Some ancient rock art depicts our ancestors’ purposeful leaving of handprints, providing a permanent mark of their existence. The startling prints discovered on a rock face in Bolivia were unintended marks created by naive painters.
Occasionally, a lucky series of events results in a perplexing phenomenon on Earth. One of these examples is the numerous dinosaur trails discovered embellishing what seems to be an almost vertical wall.
Footprints on the wall
Cal Orcko is a site in the Chuquisaca department in south-central Bolivia, near to Sucre, the country’s constitutional capital. The site is home to the Parque Cretácico (meaning “Cretaceous Park”), which is famous for having the world’s highest concentration of dinosaur footprints on a wall.
Finding a single dinosaur footprint millions of years old is exciting, but finding 1000s in one location is incredible. Archaeologists have characterized it as a “dinosaur dancefloor,” with layers of footprints forming a cross-hatched pattern of tracks.
Paleontologists were able to identify some of the several species of dinosaurs that formerly inhabited the region, feeding, fighting, and fleeing in an ultimately futile competition for existence thanks to these imprints.
Disturbing the dinosaurs
Cal Orcko means “lime hill” in the native Quechua language and refers to the kind of rock found at the location, which is limestone. This location is on the property of FANCESA, Bolivia’s national cement company.
This cement firm has been mining limestone for many decades, and it was its employees that found the first dinosaur footprints in 1985 at Cal Orcko. However, it wasn’t until nine years later, in 1994, that the massive dinosaur track wall was revealed by mining activity.
Despite the fact that paleontologists had begun to explore the dinosaur tracks, exposure to the environment and mining activities caused the wall to erode and crumble. As a result, the area was blocked for eight years so that something could be done to conserve this valuable wall. As a result, in 2006, the Parque Cretácico was opened to tourists.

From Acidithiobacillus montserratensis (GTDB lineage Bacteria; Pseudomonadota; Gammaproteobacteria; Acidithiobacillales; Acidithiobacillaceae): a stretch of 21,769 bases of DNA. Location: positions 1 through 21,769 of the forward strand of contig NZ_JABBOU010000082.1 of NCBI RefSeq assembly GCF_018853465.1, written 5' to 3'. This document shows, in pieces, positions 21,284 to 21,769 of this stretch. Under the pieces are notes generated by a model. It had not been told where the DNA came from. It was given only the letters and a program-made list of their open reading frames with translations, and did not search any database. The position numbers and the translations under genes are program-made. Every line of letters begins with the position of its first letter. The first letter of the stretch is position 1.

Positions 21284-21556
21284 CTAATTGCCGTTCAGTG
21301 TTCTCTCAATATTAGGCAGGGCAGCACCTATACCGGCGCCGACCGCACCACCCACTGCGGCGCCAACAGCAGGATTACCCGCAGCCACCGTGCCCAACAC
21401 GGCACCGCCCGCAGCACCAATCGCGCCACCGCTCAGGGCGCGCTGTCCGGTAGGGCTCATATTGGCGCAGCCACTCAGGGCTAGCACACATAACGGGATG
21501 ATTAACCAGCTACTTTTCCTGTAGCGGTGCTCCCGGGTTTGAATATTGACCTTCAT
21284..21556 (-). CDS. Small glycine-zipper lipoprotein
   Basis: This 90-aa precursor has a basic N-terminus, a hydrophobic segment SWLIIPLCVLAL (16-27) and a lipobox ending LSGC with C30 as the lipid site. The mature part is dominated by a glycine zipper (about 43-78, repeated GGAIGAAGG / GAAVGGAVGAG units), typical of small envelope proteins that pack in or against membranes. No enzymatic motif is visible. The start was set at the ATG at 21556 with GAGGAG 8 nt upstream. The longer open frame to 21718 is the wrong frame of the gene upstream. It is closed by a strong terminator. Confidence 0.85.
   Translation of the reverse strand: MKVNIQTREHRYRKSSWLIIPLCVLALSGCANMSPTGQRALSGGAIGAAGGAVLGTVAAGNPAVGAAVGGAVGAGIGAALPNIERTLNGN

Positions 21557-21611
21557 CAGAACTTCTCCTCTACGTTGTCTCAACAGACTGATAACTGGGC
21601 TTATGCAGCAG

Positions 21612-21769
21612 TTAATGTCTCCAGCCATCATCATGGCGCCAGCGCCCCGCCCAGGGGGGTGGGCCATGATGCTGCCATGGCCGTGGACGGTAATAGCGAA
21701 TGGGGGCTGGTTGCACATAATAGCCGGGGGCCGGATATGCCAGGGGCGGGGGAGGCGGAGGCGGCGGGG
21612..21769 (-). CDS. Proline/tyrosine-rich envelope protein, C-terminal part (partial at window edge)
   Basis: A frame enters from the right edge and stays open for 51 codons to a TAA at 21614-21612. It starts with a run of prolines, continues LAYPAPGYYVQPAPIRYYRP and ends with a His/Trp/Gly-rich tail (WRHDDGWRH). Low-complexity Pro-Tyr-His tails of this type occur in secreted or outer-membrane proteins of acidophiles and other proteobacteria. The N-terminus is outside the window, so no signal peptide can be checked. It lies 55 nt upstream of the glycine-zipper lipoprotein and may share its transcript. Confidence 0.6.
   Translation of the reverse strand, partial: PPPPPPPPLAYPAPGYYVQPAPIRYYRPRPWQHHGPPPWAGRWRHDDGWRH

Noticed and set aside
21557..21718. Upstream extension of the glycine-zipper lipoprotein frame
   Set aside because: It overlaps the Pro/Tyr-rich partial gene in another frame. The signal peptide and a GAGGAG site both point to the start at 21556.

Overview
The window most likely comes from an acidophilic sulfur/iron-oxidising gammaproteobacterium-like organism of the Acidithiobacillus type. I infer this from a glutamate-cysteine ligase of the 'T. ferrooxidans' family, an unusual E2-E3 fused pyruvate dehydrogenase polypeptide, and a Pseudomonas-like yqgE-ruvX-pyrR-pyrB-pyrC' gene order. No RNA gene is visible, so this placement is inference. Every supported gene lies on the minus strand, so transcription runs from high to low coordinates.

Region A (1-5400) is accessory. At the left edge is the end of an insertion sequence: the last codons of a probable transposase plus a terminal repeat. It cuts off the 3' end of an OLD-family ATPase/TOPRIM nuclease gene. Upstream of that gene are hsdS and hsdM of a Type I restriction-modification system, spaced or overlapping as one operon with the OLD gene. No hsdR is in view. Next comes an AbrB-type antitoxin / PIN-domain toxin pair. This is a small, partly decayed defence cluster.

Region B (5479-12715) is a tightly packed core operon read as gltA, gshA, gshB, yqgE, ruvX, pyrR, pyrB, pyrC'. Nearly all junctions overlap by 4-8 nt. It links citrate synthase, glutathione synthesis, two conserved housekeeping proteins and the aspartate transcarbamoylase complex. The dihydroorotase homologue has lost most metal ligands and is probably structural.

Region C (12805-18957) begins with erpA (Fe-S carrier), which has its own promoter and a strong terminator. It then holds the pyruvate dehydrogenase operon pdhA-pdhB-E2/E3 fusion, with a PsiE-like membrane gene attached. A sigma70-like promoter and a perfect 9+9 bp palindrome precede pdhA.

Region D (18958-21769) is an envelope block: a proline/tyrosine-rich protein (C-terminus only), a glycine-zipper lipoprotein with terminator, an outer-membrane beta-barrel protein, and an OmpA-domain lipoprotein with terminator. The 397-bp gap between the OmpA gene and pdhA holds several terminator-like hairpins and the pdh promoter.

A dinosaur wall of fame
The dinosaur track wall, which is approximately 80 m high and 1200 m long, is without a doubt the park’s main attraction. A total of 5055 dinosaur footprints have been discovered in this location. As a result, it has been claimed that this wall houses the world’s greatest collection of dinosaur footprints.
Paleontologists investigating the wall discovered that the footprints were separated into 462 individual tracks, allowing them to identify up to 15 different types of dinosaurs. These include ankylosaurs, Tyrannosaurus rex, ceratops, and titanosaurs, which all existed during the Cretaceous period, thus the park’s name.
How were the tracks laid?
It has been speculated that the Sucre area was once a large ocean inlet, and Cal Orcko a part of its shoreline. During the Cretaceous period, dinosaurs walked along this seashore, leaving their imprints in the soft clay, which were preserved when the clay solidified during dry times.
The previous layer of sediment would be covered up by a fresh layer of sediment, and the process would begin again. As a result, throughout time, many layers of dinosaur tracks were produced. This was demonstrated in 2010 when a portion of the wall fell. While this damaged some of the tracks, it also exposed an additional layer of footprints beneath it.
Formation of the wall
Based on the existence of freshwater species in the fossil data, it has been hypothesized that the ocean entrance eventually became an isolated freshwater lake.
Furthermore, as a result of tectonic plate movement throughout the Tertiary period, the road that the dinosaurs formerly traveled on was forced higher, becoming an almost vertical wall.
This is what resulted in the appearance of dinosaur tracks climbing the wall today. The cliff wall used to be freely accessible to the public, but in recent years, visitors could only catch a glimpse of it from a viewing platform within the park.
A new walkway, however, has been created that allows visitors to reach within a few meters of the wall, giving them much closer access to the dinosaur footprints.
An uncertain future
One of the primary worries about the dinosaur track wall is that it is a limestone cliff. Rock fragments that may occasionally separate and fall from the cliff might be considered a safety threat.
Worryingly, it is estimated that if the rails are not effectively safeguarded, they will be totally destroyed by erosion by 2020. As a result, the park is attempting to be designated as a UNESCO World Heritage Site, which would give it funding to carry out conservation efforts.